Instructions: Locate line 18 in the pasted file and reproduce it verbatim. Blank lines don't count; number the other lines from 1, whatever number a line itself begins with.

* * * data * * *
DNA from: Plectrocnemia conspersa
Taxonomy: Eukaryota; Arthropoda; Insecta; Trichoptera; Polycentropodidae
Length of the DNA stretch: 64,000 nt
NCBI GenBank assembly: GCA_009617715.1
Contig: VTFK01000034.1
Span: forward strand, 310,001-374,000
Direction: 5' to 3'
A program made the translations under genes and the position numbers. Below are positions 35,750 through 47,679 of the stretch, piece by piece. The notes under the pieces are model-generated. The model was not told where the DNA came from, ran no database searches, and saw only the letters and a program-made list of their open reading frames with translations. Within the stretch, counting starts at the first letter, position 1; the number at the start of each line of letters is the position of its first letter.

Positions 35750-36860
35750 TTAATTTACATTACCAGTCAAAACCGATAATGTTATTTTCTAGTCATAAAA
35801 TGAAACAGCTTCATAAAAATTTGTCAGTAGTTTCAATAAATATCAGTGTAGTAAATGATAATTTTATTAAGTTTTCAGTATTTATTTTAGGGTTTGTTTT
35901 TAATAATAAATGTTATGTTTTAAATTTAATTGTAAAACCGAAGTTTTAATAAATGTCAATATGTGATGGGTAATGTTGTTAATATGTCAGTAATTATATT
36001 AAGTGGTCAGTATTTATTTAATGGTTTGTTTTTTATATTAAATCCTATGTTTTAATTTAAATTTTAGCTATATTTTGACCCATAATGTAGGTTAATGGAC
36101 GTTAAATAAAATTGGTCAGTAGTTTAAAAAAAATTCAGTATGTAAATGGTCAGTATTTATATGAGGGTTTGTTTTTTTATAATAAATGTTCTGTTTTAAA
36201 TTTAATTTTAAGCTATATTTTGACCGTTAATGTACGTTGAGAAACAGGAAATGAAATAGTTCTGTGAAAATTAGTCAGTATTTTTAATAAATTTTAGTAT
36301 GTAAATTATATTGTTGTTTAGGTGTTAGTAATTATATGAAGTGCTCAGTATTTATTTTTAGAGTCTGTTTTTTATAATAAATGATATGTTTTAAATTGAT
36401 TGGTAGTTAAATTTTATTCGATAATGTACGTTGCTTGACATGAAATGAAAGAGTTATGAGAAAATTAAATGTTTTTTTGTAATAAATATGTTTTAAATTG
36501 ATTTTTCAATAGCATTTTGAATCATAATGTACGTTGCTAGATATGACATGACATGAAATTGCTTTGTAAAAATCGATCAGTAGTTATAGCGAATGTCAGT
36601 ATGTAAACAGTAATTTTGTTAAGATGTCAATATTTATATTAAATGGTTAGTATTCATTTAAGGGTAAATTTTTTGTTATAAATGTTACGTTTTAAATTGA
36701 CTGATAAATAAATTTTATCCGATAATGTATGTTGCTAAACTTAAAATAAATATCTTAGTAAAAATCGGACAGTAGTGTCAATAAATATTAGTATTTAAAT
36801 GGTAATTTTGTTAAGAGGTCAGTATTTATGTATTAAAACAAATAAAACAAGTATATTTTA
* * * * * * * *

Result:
36501 ATTTTTCAATAGCATTTTGAATCATAATGTACGTTGCTAGATATGACATGACATGAAATTGCTTTGTAAAAATCGATCAGTAGTTATAGCGAATGTCAGT